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Unformatted text preview: Interaction effects between continuous variables—Page 1 Interaction effects between continuous variables This is a very brief overview of this somewhat difficult topic. The course readings provide much more detail, and you should go over these carefully if you feel these kinds of interaction terms will be useful in your work. We’ll probably just cover this quickly in class, or else I’ll let you cover it on your own. Interactions between two continuous variables. We have focused on interactions between categorical and continuous variables. However, there can also be interactions between two continuous variables. For example, suppose that “Intentions” and “Actual Behavior” are both measured as continuous variables. Suppose further it is believed that the effect of intentions on behavior (i.e. the correspondence between what one wants to do and what one actually does) is greater at higher levels of income; that is, the higher one’s income is, the more consistently one behaves. This model would be written as Behavior Intentions Income Intentions Income Income Intentions Income Intentions Intentions Income 1 2 3 1 3 2 1 2 3 ( * ) ( * ) ( * )* A positive value for the effect of the interaction term would imply that the higher the income, the greater (more positive) the effect of intentions on behavior was. Similarly, the higher the intentions, the greater (more positive) the effect of income on behavior. E XAMPLES . The greater the resources available, the stronger the effect of intentions on behavior. Those who are most able to get what they want are most likely to get it. The more religious someone is, the stronger the effect of moral values on behavior. The more religious someone is, the more compelled they will be to act on their moral values. Interpreting Interactions between two continuous variables. As Jaccard, Turrisi and Wan (Interaction effects in multiple regression) and Aiken and West (Multiple regression: Testing and interpreting interactions) note, there are a number of difficulties in interpreting such interactions....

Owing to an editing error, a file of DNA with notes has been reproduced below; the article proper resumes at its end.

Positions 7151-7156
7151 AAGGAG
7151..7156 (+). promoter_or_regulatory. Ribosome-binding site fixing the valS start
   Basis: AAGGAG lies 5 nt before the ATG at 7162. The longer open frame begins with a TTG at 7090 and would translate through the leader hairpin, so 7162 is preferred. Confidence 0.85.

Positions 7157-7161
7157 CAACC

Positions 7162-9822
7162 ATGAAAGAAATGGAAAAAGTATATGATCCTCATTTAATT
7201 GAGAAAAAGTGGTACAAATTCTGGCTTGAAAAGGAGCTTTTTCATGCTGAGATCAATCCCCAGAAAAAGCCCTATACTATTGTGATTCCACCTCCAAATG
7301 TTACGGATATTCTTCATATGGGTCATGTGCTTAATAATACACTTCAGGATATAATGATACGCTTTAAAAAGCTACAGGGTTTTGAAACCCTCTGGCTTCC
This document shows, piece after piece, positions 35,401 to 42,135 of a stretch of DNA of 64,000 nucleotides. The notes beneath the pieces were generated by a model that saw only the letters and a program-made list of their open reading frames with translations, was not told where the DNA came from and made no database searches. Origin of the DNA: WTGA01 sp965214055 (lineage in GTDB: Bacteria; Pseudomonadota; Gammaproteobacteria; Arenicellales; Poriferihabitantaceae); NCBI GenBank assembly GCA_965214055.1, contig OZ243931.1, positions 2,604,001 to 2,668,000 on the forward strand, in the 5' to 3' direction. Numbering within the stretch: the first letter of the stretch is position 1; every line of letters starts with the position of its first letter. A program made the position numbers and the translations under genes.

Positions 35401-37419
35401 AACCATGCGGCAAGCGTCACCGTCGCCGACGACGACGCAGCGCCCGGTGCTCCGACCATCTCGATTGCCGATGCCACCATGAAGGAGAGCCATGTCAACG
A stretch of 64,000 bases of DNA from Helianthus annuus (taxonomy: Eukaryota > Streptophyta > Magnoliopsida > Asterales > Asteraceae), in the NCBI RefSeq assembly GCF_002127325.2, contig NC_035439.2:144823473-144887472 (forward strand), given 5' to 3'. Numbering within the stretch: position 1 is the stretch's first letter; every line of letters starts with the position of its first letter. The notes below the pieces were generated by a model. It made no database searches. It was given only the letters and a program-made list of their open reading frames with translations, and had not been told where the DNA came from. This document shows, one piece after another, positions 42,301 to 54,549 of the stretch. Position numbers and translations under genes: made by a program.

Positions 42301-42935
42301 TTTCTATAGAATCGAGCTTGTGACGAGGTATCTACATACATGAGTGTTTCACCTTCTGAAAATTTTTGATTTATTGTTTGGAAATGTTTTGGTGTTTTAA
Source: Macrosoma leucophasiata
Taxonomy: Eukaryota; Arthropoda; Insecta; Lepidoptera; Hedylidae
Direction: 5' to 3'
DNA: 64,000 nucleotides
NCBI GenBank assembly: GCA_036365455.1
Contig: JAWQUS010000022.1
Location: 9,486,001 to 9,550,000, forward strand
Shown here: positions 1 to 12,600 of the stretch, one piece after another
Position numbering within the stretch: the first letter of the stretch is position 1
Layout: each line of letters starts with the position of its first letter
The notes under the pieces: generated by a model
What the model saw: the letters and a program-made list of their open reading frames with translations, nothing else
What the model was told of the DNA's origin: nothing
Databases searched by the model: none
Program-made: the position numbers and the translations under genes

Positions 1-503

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- Spring '11
- main effect